Jackson State University professor Judy Meredith reminded her Facebook friends Tuesday morning that September 30 marks the 50th anniversary of the University of Mississippi riots and the subsequent acceptance of the school’s first African-American student.
Meredith’s husband, James Meredith was that student.
James Meredith integrated the all-white university in 1962 after facing an onslaught of legal challenges from pro-segregation forces including a bellicose Gov. Ross Barnett. National Guard units were ordered to Oxford to enforce the integration by bayonet and tear gas after students rioted.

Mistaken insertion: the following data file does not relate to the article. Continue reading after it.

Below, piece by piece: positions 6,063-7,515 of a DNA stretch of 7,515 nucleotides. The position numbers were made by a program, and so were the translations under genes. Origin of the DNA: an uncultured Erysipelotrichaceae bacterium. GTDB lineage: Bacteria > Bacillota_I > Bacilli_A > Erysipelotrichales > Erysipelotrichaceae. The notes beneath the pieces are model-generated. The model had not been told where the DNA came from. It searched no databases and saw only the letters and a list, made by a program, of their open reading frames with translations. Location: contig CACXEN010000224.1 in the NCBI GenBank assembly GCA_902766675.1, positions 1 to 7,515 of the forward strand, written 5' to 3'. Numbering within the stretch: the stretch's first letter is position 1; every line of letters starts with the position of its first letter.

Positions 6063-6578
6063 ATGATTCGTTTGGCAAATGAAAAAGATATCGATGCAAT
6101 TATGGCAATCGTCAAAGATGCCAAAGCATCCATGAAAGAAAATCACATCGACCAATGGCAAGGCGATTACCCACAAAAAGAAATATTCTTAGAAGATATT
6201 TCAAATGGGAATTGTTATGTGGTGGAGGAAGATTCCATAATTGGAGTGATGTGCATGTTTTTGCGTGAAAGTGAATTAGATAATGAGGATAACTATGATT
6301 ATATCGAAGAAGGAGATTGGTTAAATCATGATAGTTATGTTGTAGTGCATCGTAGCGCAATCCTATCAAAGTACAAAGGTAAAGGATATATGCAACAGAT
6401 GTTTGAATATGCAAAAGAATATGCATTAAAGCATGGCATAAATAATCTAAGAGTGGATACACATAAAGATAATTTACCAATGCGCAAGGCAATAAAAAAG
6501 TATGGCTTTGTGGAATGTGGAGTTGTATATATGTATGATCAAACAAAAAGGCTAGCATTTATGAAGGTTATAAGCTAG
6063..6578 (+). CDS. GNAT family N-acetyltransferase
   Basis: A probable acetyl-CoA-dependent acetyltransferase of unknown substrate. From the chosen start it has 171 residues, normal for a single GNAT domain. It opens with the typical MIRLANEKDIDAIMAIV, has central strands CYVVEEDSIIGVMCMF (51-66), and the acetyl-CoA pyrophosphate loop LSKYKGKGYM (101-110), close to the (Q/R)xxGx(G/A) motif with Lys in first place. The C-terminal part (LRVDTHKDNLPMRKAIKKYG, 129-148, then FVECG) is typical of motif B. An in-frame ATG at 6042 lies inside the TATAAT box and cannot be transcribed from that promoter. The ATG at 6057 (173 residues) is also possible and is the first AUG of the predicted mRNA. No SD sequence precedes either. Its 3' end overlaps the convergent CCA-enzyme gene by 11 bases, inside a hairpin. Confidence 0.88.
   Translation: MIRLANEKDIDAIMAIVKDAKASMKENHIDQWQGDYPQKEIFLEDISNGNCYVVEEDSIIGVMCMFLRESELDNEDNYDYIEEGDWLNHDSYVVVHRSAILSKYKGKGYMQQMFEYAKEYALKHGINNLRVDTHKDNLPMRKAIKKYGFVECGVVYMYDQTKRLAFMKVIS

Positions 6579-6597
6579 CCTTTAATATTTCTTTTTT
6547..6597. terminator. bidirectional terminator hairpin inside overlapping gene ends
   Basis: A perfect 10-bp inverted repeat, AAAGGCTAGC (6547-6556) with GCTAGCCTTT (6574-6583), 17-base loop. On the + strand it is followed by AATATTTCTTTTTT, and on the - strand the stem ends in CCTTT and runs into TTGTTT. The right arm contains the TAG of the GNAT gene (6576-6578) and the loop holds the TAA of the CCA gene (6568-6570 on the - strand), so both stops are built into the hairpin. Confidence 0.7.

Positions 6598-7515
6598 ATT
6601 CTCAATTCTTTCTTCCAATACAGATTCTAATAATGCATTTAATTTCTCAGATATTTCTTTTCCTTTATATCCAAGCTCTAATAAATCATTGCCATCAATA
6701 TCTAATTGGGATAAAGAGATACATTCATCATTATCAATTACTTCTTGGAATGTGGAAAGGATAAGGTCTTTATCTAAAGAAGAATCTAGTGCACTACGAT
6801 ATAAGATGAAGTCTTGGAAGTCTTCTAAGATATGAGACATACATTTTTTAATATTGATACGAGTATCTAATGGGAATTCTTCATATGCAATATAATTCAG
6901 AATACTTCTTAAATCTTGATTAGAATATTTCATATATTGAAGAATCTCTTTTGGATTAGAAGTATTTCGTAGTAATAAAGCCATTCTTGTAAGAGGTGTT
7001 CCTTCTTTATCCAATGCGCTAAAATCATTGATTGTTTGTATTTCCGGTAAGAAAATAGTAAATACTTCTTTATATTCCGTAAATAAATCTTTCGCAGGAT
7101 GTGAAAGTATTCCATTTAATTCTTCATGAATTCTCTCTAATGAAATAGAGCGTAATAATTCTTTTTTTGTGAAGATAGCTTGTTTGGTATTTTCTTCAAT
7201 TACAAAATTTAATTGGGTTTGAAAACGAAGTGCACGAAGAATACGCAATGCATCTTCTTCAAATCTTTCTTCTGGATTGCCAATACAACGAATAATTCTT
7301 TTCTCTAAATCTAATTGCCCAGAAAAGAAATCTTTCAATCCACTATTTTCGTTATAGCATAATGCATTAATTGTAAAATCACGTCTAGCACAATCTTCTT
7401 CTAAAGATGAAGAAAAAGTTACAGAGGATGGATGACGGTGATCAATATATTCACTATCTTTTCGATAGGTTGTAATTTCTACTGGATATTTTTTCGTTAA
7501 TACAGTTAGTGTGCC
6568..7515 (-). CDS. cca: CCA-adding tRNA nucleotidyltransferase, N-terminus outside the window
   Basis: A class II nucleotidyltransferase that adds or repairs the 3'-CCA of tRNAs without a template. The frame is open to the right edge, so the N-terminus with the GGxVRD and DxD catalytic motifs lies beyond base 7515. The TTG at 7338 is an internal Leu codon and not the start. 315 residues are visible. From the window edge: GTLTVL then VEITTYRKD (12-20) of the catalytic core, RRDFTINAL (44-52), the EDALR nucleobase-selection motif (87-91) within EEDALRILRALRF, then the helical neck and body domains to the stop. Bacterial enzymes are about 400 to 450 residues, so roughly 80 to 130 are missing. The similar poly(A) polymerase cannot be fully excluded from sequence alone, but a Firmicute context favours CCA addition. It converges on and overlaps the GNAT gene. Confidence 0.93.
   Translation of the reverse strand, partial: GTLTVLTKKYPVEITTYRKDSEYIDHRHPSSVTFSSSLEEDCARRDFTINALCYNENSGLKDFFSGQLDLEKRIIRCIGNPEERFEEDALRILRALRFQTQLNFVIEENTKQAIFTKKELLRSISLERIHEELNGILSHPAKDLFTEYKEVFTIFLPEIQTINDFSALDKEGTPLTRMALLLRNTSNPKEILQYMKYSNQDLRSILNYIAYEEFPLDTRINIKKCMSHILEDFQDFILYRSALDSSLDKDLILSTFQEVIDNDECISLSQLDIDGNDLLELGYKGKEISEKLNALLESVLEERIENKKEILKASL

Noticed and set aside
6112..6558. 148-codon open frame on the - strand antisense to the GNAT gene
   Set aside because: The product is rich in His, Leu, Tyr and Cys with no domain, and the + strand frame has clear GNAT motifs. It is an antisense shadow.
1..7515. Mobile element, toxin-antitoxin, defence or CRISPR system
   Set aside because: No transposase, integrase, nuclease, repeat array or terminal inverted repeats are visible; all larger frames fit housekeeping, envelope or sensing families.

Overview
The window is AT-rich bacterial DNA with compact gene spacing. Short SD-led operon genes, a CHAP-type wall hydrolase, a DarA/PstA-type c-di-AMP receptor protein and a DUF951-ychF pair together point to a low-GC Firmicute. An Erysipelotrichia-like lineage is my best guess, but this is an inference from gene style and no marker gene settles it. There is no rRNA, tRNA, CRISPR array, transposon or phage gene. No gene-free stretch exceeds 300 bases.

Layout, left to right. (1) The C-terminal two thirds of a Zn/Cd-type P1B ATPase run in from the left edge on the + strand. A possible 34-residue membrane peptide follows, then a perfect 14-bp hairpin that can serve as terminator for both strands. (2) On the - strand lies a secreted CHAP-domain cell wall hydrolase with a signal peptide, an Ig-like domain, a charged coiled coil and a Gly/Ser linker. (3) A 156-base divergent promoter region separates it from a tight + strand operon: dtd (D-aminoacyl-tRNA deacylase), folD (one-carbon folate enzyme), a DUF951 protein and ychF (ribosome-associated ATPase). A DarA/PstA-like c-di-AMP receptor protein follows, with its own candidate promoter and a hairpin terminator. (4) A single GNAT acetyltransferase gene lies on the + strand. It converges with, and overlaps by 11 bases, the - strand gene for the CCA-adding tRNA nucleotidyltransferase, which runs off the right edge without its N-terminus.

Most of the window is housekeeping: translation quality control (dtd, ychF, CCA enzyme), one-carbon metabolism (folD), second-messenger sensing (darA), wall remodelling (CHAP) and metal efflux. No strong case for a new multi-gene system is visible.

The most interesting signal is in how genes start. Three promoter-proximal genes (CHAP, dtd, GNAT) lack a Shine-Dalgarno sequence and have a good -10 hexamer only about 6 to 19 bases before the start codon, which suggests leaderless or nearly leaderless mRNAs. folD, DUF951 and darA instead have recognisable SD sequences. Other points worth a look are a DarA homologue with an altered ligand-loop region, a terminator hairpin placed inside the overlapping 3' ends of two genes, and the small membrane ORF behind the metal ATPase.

Iconic photos and news footage of Meredith being escorted to class that semester by U.S. Marshals forever linked him to the civil rights movement and today bear witness to his personal courage and tenacity.
A video commemorating the event and Meredith’s legacy has already been released by Ole Miss.
The successful federal enforcement of Meredith’s enrollment was a special source of pride for then Attorney General Robert F. Kennedy. A display to the event is housed in the RFK exhibit at the John F. Kennedy Presidential Library in Boston, Mass.
September 30 also marks the 50th anniversary of the killing of French reporter Paul Guihard. Guihard was covering the riots in Oxford when he was found shot to death near the Lyceum on the Ole Miss campus. His murder remains unsolved. One other person also died during the riots.